Senate Judiciary Committee Chairman Chuck Grassley (R-Iowa) has sent a batch of questions to Justice Department Inspector General Michael Horowitz about his investigation of FBI agent Peter Strzok.
In a letter to FBI Director Christopher Wray, the senator noted media reports detailing Strzok’s extramarital affair with FBI attorney Lisa Page and the “politically charged texts disparaging President Trump and supporting Hillary Clinton” they exchanged while engaged in the Clinton email investigation. He also noted he had requested a closed-door interview with Strzok after he was removed from Special Counsel Robert Mueller’s team investigating the “Russia Narrative” without a response.
Grassley’s letter also stated:
Mr. Strzok has been described as “a key player in the investigation into [Hillary] Clinton’s use of a private email server to do government work as secretary of state.” Ms. Page reportedly “was a regular participant when Comey would hold ‘skinny group’ meetings on the case—a small collection of advisers who gathered to address sensitive cases.” Additionally, Mr. Strzok reportedly was one of two FBI agents who interviewed former National Security Advisor Michael Flynn. The communications between members of the Clinton email investigation team raise questions about the integrity of that investigation, and about the objectivity of Mr. Strzok’s work for the Special Counsel and in the FBI’s investigation of Mr. Flynn.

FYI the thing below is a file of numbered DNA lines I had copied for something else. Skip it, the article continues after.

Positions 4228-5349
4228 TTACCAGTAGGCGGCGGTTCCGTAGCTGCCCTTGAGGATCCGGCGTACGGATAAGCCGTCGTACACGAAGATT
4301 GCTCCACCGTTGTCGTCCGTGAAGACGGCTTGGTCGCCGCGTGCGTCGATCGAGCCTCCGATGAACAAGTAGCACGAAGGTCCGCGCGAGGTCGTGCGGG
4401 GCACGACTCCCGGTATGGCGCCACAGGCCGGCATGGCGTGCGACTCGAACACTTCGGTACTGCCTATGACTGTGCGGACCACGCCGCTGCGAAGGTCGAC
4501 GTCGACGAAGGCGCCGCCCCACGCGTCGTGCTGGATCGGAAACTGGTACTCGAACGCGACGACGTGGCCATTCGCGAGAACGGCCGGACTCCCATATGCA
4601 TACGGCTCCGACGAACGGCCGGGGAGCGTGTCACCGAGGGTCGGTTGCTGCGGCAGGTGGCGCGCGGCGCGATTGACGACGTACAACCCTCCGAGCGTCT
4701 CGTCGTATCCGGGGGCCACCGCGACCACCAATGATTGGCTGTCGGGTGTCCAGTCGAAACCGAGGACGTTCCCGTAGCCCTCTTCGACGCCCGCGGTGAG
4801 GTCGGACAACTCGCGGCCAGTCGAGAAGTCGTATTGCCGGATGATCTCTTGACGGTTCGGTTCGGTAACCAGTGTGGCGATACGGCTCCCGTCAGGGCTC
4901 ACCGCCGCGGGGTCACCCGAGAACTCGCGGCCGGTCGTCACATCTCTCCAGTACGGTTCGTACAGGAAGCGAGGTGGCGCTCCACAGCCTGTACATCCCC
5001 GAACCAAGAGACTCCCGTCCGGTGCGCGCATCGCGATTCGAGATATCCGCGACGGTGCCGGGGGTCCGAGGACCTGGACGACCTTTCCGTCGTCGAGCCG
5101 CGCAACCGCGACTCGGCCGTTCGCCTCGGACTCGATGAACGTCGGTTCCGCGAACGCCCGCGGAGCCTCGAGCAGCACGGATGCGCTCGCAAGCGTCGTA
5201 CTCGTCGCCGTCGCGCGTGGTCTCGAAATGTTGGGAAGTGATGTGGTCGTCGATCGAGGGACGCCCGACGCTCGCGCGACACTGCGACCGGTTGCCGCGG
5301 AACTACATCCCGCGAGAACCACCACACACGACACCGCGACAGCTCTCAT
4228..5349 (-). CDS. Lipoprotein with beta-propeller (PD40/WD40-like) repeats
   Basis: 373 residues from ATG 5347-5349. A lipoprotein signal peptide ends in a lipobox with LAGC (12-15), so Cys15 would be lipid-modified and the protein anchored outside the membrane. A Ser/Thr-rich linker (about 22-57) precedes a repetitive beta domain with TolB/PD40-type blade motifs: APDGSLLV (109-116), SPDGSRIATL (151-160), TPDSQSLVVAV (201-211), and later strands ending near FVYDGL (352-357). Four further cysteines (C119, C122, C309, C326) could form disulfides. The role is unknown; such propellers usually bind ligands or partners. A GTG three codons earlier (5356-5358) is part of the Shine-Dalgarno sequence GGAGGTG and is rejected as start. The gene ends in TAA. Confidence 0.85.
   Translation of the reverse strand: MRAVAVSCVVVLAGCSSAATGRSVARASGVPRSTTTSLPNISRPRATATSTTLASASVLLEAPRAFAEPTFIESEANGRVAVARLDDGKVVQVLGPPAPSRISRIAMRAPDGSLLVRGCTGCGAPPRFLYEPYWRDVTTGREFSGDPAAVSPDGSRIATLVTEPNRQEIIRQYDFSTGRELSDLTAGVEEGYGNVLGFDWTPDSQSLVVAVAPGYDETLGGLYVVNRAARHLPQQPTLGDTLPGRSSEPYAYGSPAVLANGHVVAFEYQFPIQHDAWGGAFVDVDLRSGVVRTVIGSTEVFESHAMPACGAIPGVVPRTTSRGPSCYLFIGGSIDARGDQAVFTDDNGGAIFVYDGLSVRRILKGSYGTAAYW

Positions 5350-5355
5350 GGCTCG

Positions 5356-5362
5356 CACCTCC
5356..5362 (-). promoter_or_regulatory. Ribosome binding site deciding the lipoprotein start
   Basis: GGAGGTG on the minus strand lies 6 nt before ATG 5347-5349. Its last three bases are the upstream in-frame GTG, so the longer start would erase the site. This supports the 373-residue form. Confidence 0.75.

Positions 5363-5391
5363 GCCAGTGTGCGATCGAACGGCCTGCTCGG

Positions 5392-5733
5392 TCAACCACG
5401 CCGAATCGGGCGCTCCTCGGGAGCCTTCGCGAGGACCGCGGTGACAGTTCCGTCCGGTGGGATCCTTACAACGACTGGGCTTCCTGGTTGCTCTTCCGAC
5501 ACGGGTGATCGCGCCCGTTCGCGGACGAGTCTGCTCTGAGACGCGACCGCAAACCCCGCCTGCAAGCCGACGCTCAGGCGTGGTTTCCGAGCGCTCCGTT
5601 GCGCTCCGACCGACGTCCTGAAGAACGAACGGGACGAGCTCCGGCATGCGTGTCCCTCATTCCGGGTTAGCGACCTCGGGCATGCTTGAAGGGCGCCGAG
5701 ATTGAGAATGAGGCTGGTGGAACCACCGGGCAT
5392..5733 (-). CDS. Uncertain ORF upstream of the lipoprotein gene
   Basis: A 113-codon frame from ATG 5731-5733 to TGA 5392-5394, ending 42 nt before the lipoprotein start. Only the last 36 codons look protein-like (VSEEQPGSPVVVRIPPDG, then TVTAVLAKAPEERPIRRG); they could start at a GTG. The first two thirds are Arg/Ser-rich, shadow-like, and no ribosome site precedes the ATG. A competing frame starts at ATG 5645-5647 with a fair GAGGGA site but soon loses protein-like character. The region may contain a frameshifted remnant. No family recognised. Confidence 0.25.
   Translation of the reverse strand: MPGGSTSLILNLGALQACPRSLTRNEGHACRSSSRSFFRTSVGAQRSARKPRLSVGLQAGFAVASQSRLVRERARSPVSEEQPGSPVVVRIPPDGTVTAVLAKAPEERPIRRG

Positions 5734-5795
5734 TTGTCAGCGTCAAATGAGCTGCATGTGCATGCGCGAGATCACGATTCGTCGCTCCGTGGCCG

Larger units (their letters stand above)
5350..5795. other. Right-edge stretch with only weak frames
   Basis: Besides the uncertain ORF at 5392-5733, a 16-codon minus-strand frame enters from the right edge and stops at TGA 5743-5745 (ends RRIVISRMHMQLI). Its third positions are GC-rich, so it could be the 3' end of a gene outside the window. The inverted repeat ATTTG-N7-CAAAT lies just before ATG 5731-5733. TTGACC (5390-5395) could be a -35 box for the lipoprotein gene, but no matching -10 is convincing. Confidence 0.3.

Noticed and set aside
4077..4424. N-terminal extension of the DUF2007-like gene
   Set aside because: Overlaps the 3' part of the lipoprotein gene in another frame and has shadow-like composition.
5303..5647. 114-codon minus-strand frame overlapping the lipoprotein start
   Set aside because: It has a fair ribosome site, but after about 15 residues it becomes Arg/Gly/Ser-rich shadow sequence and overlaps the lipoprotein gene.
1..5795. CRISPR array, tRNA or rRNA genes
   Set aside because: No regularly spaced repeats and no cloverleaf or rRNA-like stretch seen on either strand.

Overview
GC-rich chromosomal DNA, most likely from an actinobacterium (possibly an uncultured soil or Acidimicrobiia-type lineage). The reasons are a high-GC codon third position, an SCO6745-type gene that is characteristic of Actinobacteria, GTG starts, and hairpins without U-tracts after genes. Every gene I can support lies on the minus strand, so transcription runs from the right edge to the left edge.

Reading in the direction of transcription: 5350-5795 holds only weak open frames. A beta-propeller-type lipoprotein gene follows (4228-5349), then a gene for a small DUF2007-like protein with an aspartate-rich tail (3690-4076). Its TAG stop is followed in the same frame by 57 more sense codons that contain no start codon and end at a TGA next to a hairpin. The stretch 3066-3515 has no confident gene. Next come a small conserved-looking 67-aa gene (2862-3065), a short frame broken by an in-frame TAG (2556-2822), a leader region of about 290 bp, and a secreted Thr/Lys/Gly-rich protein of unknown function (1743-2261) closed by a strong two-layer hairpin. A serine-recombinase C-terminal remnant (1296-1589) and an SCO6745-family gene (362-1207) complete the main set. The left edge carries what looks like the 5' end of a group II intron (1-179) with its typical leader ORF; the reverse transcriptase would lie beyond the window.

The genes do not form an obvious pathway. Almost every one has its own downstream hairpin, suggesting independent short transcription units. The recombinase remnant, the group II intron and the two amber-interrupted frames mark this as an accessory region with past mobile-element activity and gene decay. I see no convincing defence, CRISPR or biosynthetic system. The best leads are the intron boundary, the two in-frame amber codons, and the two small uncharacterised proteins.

In addition to demanding that Strzok be made available for the previously requested interview, Grassley asked for all of the FBI interview notes of Flynn in which Strzok was present, including “contemporaneous handwritten notes,” as well as all communications sent, received, or copied to Strzok relating to:
- then-Director Comey’s draft or final statement closing the Clinton investigation;
- the decision to close the Clinton investigation without recommending any charges;
- opening the investigation into potential collusion by the Trump campaign with the Russian government;
- the FBI’s interactions with Christopher Steele relating to the investigation into potential collusion by the Trump campaign with the Russian government;
- any instance of the FBI relying on, or referring to, information in Mr. Steele’s memoranda in the course of seeking any FISA warrants, other search warrants, or any other judicial process; and
- unfavorable statements about Donald Trump or favorable statements about Hillary Clinton.
Grassley has demanded to have those documents no later than Monday.